10 Physical Change Examples

In chemistry, a physical change is a change to the form or structure of a chemical compound, but not to its chemical composition. An object undergoes a physical change when there is some alteration of its physical structure or arrangements, but not its chemical composition. A physical change is opposed to a chemical change, which involves the breaking and formation of new chemical bonds. Most of the time, a physical change results in a change in the physical properties and behavior of an object, such as its shape, size, color volume, density, and texture. Most of the time, a physical change is the result of the spatial rearrangement of atoms that make up the object.

A simple example of a physical change is an ice cube melting. When an ice cube melts, its constituent molecules change their arrangement and gain some properties, like flow, or lose some properties, like definite shape. The chemical composition of water molecules (H2O) do not change; they are still made out of 2 hydrogen atoms and 1 oxygen atom. but their physical arrangement does. The change in the water’s properties is a consequence of the change in the arrangement of its molecules. The water becomes fluid and loses its definite shapes because its molecules are no longer fixed in a rigid spatial arrangement anymore.

“Physical changes take place continuously, while chemical changes take place discontinuously. Physics deals chiefly with continuous varying quantities, while chemistry deals chiefly with whole numbers.” — Max Planck

Contrast this with a chemical change, like electrolysis, where one molecule of water is split into its atomic components, oxygen and hydrogen. Such a change is chemical, as it involves the breaking or forming of chemical bonds. Chemical changes involve an alteration of the chemical composition of the substance.

Physical changes that can be undone are called reversible. An ice cube that has melted can be frozen again, so melting is a reversible process. Most physical changes are reversible to some degree, though the reversibility of a change is not a condition for it being a physical change; some chemical changes are reversible as well.

10 Examples Of Physical Changes

10. Mechanical Deformation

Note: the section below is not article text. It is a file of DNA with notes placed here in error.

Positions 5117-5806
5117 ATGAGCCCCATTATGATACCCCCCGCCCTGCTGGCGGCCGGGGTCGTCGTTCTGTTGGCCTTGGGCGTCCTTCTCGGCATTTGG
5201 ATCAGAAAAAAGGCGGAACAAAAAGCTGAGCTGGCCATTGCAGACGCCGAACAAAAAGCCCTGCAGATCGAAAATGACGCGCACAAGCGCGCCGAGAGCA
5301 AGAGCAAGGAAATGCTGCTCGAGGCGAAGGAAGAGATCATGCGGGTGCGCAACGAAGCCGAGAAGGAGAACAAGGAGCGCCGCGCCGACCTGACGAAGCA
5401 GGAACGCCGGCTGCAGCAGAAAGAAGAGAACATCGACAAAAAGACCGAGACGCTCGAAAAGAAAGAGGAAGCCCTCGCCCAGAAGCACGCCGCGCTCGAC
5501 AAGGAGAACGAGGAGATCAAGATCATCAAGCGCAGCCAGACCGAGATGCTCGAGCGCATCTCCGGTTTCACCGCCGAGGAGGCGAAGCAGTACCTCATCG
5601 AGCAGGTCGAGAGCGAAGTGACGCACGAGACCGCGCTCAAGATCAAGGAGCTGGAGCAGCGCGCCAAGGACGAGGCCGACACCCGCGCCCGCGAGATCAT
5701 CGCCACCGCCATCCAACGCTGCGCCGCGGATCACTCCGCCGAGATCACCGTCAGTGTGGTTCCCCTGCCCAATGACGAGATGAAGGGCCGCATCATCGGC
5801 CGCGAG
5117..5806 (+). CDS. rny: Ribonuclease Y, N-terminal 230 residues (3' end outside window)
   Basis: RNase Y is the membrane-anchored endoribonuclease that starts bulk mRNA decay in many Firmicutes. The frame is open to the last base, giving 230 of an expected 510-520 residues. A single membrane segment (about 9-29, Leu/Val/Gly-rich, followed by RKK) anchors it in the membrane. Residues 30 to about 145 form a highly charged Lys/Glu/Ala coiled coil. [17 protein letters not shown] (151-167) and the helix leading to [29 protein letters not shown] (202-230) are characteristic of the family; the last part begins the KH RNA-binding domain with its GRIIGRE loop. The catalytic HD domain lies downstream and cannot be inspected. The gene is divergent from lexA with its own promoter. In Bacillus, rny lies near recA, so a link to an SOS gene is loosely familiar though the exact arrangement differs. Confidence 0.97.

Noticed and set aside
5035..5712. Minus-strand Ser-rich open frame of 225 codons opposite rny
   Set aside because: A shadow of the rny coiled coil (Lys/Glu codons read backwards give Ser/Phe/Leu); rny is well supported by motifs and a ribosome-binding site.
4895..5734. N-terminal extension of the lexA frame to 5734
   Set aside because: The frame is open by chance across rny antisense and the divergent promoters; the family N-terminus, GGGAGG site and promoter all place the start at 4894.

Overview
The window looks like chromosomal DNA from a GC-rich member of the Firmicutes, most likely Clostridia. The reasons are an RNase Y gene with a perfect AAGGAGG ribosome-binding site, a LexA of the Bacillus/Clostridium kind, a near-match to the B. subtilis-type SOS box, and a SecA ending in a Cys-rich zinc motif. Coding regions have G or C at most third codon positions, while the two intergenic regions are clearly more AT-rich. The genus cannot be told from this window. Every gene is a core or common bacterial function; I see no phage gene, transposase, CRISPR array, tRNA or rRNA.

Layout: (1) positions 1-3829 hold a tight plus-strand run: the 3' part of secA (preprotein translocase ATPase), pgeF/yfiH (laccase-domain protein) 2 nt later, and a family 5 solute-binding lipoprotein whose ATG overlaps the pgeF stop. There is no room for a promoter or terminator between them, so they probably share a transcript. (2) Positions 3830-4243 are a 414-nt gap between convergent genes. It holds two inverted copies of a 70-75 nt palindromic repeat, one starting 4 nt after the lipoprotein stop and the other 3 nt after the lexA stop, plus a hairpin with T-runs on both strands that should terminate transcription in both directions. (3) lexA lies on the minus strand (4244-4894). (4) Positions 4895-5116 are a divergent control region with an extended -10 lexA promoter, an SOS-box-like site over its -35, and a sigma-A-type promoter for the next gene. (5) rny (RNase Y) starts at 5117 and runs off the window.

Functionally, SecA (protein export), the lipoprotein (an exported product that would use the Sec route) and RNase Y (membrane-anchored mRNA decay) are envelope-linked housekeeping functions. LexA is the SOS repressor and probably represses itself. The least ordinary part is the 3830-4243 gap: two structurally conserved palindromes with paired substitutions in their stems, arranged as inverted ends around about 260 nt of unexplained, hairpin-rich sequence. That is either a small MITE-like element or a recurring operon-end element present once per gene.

Mechanical deformation is probably the simplest example of physical change. Mechanical deformation involves a change in the spatial arrangement of atoms or molecules by the application of a mechanical force. Crumpling a piece of paper, shattering a wine glass, or denting a metal plate with a hammer are all examples of mechanical deformations that arise from the application of some external force.

Mechanical deformation is a physical change caused by the application of an external force. Credit: “Deformation” Emok via WikiCommons. CC BY-SA 3.0

Some objects and arrangements are much more resistant to mechanical deformation than others. In fact, this is just what we mean when we call something hard; it is resistant to having its molecular or atomic structure changed by a mechanical force. In the context of material sciences, the tendency for a material to permanently deform under mechanical stress is called creep. Most deformations are reversible; a dent in a metal can be undone, but whether they actually can be undone is a practical matter that depends on the context.

9. Heating And Cooling

The kinetic molecular theory of heat states that the phenomenon of heat is identical to molecular motion. That is, the temperature of a substance is directly related to the average kinetic energy of its constituent particles. It follows that a change in temperature corresponds to a change in the average kinetic energy of the particles. Since kinetic energy is the result of the motion of particles, it follows that an increase in temperature means that the particles are moving faster. So, heating is an object is a kind of physical change that is characterized by the object’s particles moving faster and faster. Similarly, the colder an object is, the slower its molecules are moving.